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What are Advanced Placement courses?
These are college level courses that challenge gifted or academically talented students who need a qualitatively differentiated program that takes into consideration individual learning styles and special abilities.
How are these classes different from other courses?
Advanced Placement courses develop skills in independent study, research, creative thinking and critical thinking. These courses contain a more in-depth approach in content, more discussion, and higher-level thinking, focusing on analysis and synthesis of knowledge.
Who determines the content of the courses?
The class teacher determines the specific content based on the Diocesan Course of Study for the subject, the requirements of the College Board, and the curriculum of the prerequisite courses the students have already taken.
How are these courses graded?
The teacher in each course sets the specific criteria for assessment based on the standard grading scale. To compensate for the difficulty of the course, students earn a .5 bonus point. That is, a numerical grade that would equate to a 3.5 in a regular course would equate to a 4.0 in an Advanced Placement course.
How are students selected for participation in these courses?
Students are selected through an application process that begins in the spring. They must meet the specific prerequisites for the course that normally include standardized test scores, previously earned grades in that subject area, teacher recommendations, and specific course requirements.
What are the benefits to taking Advanced Placement courses?
Students benefit by being in a class setting that is best suited to their gifts and talents. They also can pursue more in-depth study of a subject area that interests them. College admissions personnel are often as—or more—interested in the types of courses students take than in just the grades they earned. In addition, students can earn college credit and/or placement by taking these courses.
How can college credit and/or placement be earned?
They may take the Advanced Placement exams offered by the College Board each May. These exams vary in length and format, depending on the course. College professors and high school teachers of AP courses grade the exams; students and the colleges they will be attending receive their scores in July. The specific college determines the placement or credit given to the student.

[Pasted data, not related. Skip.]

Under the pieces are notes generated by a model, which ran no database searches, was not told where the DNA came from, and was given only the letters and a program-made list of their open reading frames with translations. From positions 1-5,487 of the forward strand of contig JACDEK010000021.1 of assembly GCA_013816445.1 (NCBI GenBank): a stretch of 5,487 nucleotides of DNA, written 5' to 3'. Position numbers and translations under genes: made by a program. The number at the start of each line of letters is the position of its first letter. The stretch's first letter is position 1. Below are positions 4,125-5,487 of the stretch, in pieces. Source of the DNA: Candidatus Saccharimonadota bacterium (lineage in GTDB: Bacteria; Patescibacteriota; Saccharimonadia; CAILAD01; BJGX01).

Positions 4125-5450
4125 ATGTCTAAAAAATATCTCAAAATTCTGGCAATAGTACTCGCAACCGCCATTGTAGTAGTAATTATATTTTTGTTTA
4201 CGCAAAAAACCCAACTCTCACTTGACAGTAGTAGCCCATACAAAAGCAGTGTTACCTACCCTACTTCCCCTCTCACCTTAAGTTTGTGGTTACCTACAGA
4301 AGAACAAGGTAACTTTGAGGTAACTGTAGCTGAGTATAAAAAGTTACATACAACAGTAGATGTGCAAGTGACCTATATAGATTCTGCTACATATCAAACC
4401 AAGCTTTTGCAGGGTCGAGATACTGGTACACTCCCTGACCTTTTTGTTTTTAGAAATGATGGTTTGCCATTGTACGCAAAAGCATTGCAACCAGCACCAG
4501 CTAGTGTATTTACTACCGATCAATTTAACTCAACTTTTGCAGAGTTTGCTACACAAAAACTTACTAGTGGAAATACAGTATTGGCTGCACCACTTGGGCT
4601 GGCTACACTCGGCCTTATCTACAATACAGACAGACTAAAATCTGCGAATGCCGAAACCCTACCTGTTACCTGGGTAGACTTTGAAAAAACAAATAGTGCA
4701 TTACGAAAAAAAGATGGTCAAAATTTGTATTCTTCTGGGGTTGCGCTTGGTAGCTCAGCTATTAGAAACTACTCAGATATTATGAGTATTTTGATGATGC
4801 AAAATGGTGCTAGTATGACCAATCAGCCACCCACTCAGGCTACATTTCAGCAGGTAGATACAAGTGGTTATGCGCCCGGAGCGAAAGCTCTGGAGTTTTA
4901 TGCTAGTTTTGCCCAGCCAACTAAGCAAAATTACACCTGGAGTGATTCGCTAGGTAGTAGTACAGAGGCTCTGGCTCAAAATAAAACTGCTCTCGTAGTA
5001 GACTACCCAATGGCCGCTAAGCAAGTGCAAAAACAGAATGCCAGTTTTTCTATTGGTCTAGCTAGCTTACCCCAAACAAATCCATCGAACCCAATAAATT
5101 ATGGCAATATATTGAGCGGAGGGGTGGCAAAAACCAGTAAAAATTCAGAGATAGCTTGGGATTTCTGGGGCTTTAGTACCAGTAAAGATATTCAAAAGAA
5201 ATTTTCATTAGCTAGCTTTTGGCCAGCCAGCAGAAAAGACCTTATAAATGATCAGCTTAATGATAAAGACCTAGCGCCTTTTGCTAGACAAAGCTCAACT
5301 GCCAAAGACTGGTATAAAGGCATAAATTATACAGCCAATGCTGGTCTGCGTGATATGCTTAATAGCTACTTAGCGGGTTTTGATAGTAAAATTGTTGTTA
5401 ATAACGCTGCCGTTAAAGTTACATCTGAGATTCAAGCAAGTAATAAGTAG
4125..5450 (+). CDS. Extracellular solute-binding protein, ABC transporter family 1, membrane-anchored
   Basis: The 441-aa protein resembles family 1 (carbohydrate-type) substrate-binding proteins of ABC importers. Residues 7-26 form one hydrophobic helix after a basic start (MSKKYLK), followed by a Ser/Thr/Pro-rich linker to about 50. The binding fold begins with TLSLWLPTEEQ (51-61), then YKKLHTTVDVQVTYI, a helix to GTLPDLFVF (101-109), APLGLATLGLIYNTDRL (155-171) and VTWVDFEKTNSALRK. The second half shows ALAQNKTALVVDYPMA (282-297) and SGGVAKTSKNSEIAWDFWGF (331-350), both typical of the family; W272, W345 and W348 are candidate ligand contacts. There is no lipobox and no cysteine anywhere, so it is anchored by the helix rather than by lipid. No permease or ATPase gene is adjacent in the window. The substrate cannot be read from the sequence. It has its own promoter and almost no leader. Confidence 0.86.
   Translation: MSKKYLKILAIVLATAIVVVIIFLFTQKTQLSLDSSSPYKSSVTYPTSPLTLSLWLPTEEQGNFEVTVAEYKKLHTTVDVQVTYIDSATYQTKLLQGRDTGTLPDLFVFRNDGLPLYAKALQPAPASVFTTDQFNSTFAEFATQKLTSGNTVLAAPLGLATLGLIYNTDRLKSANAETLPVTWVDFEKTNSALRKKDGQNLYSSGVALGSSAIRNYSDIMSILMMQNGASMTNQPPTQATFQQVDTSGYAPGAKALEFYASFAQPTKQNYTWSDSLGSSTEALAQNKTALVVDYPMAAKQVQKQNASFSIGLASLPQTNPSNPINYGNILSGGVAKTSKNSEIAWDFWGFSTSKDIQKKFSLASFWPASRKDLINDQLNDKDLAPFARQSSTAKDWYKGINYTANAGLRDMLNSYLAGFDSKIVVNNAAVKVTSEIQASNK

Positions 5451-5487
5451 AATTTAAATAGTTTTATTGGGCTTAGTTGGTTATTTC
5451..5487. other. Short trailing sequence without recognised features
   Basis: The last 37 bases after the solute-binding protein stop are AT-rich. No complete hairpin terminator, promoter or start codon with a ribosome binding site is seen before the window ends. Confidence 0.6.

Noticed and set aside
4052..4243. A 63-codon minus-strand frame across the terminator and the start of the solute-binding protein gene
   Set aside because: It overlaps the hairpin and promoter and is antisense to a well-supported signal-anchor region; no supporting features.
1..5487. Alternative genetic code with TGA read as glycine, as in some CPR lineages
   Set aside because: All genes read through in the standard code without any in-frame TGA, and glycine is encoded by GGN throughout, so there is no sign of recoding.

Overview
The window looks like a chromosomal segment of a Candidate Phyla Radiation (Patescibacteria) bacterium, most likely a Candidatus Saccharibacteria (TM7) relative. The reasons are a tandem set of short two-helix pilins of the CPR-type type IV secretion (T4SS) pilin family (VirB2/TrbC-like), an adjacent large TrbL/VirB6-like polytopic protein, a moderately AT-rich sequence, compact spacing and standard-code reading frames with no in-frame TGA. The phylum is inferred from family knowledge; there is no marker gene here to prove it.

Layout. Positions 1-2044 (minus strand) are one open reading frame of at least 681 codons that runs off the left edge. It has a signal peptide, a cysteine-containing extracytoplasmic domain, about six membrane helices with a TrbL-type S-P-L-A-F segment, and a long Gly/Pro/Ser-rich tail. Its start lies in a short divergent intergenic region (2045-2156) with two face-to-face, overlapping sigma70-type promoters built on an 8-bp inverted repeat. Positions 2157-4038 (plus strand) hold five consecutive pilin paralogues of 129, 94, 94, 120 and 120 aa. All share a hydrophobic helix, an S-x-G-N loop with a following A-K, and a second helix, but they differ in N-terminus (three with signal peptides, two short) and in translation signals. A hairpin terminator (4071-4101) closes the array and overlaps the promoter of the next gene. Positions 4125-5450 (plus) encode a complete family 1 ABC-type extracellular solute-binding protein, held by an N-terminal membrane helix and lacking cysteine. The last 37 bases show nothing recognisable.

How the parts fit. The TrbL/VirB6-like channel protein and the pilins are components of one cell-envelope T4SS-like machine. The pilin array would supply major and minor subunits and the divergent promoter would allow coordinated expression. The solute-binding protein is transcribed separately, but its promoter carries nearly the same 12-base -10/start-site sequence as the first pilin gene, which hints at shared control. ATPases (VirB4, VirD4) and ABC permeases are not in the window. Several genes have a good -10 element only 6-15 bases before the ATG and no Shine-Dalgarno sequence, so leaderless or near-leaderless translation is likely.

How do students usually perform on the Advanced Placement exams?
The exams are graded on a basis of 1 to 5. AP grading standards are set so that a grade of 5 is comparable to a college grade of A or A+, a grade of 4 is comparable to a grade of B to A-, and a grade of 3 is comparable to a college grade of C to B-. While the percentage of passing scores varies nationally according to the particular exam, roughly 55% to 60% of the students who take these tests earn a grade of 3 or higher. In May 2017, 137 students took a total of 201 exams with 85% earning a passing score of 3 or better. Over half of our students earned 4’s or 5’s. In Ohio, 60% achieved a grade of 3 or better; globally, only 55% did.
What Advanced Placement courses are currently offered?
Bishop Watterson offers Advanced Placement courses in Calculus AB, Calculus BC, Statistics, Computer Science A, English Literature and Composition, Psychology, United States History, Government and Politics: United States, Latin, Italian Language and Culture, Spanish Language and Culture, Biology, Chemistry, Physics 1, Macroeconomics, and Microeconomics.
Where can I get more information about this program?
You can go to https://apstudent.collegeboard.org/home to access general information about the benefits of the Advanced Placement program, course descriptions, and additional information. You can access specific information about courses offered by different schools at http://www.collegeboard.com/apcourseledger. Click on “Search AP Course Ledger Now” and enter the name(s) of the school(s) you want to research.
Advanced Placement Course Offerings
Computer Science A
Computer Science Principles
English Literature and Composition
English Language and Composition
Italian Language and Culture
Spanish Language and Culture
United States History
United States Government and Politics
For more information and a complete description of each course, please see our
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